Yes, any co-owner can bring a partition lawsuit to ask the court to order a sale of the property. This can be expensive, and it's generally much easier and cheaper for the parties to agree before seeking a partition.
It seems like there's a few issues behind this situation which you haven't addressed here, so it's best that you speak with a local attorney and explain the entire situation.
This does not create and attorney client relationship. As with all legal matters, you should contact an attorney in your jurisdiction who is familiar with the are of law in which you need assistance. You should make contact and seek advise as soon as possible as some claims have time limits and restrictions. Complete and accurate legal guidance cannot be guaranteed without a complete understanding of all aspects of your issue or potential claim.
I agree with Attorney Legrand. There does seem to be some facts that are left unstated. If you can your brother cannot get along, and you want the house, I cannot imagine why you would not WANT to buy him out. He has the right to own and possess the house as a joint owner, just like you. That could make things uncomfortable for both of you. It is far more likely you would be able to buy him out, than to have him buy you out. But if you do not want the house, that might also be an option, if your brother can afford it.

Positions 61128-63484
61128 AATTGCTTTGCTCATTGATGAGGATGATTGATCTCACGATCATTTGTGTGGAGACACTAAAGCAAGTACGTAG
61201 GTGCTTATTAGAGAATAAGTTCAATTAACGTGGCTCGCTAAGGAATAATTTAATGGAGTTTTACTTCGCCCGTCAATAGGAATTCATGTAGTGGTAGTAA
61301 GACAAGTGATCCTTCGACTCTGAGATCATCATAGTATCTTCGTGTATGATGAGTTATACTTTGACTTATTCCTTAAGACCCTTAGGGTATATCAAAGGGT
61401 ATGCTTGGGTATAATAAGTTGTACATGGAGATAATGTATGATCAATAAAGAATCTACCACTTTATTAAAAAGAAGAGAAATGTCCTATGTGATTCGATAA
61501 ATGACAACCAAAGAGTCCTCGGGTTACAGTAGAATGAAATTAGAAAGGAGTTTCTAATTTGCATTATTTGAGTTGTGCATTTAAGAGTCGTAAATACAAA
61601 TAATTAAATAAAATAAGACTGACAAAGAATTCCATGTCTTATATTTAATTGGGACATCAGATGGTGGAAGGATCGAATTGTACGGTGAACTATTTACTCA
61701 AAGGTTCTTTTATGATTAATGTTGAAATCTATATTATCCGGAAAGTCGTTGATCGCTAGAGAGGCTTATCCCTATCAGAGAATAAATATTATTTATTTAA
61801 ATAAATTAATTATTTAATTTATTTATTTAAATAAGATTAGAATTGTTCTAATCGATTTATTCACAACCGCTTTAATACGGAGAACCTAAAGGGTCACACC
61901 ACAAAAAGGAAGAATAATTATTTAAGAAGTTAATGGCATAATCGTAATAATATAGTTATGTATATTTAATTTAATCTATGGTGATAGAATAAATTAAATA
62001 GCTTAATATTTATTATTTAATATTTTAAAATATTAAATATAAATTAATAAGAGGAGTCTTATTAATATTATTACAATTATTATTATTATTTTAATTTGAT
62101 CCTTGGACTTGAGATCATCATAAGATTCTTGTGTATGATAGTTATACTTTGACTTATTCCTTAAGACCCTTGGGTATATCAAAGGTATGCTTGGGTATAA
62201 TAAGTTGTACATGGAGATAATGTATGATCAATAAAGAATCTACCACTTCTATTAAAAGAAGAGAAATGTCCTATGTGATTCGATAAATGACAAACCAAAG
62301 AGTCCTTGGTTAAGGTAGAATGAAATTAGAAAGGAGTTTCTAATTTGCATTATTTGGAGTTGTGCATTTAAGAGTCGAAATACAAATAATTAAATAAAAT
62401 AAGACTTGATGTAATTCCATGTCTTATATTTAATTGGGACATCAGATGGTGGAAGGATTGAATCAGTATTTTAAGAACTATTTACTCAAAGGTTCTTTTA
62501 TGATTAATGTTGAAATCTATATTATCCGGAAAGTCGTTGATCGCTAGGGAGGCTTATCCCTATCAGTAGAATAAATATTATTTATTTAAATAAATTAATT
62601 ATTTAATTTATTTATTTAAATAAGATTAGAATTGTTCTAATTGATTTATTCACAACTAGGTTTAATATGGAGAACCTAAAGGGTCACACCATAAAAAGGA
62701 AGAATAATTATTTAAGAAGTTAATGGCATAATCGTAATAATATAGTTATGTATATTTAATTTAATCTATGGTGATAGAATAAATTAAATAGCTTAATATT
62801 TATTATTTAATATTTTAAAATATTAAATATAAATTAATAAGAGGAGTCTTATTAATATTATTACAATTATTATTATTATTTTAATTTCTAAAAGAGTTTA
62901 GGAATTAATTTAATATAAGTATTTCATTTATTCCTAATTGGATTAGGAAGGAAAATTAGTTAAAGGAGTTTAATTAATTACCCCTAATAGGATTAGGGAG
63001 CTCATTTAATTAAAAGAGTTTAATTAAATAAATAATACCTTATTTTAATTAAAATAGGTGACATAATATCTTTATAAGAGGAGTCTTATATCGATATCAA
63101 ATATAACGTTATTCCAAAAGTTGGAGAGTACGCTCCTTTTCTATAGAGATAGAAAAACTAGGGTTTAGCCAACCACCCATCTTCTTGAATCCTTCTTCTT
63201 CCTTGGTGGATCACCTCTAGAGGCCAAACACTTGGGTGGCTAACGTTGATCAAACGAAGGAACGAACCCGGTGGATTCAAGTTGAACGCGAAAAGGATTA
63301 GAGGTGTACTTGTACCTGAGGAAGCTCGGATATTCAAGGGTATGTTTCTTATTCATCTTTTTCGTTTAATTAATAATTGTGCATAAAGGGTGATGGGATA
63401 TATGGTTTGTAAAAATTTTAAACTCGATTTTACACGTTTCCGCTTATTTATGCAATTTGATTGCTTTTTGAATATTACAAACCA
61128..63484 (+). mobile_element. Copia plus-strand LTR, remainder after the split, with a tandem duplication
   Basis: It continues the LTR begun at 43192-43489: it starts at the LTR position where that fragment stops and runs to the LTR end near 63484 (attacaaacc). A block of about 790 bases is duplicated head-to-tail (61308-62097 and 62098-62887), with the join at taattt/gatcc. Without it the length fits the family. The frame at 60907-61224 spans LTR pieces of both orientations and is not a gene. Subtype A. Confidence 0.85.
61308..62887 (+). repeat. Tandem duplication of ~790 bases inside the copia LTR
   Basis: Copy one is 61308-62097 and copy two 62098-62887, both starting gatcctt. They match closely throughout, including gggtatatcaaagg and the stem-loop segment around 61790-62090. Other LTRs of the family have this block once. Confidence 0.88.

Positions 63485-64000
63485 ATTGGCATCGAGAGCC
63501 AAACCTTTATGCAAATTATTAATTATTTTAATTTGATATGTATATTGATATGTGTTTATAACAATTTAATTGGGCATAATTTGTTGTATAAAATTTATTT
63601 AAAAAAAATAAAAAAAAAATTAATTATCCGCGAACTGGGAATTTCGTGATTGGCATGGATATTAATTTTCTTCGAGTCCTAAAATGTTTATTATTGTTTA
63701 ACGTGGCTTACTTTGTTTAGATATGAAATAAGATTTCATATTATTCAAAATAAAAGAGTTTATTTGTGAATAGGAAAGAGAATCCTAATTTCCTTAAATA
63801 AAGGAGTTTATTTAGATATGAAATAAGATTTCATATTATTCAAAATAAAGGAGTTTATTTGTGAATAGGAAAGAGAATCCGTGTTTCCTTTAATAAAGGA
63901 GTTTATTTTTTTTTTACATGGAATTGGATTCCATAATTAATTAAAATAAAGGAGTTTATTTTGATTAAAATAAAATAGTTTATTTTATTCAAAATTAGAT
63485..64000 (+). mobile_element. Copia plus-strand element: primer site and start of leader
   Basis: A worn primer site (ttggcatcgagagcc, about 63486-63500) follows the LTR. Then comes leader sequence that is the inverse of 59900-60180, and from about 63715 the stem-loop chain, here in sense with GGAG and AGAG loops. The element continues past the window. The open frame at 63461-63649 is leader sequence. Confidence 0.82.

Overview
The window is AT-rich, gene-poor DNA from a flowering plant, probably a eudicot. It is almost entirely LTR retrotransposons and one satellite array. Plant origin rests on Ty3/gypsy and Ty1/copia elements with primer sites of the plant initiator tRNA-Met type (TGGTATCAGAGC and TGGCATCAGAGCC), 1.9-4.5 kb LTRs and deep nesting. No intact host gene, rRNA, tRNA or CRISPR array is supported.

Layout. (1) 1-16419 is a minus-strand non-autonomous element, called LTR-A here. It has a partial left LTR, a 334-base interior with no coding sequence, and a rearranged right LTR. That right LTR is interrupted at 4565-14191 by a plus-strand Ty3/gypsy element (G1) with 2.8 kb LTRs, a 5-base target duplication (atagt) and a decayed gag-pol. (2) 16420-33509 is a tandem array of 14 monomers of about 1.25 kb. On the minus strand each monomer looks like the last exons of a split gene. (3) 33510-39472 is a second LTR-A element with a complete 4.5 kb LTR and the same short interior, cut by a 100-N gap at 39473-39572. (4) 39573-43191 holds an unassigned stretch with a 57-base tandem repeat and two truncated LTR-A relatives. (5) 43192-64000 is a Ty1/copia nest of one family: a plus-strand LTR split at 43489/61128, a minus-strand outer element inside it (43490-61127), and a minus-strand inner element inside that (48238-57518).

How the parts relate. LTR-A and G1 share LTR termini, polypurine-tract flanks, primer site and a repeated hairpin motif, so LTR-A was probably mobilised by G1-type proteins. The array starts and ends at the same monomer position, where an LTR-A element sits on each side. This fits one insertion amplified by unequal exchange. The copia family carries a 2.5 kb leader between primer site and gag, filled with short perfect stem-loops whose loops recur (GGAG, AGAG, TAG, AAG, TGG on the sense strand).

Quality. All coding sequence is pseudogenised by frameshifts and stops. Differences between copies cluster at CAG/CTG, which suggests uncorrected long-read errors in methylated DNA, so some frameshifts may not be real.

I am licensed to practice law in the State of Michigan and have offices in Wayne and Ingham Counties. My practice is focused in the areas of estate planning and probate administration. I am ethically required to state that the above answer does not create an attorney/client relationship. These responses should be considered general legal education and are intended to provide general information about the question asked. Frequently, the question does not include important facts that, if known, could significantly change the answer. Information provided on this site should not be used as a substitute for competent legal advice from a licensed attorney that practices in the subject area in your state. The law changes frequently and varies from state to state.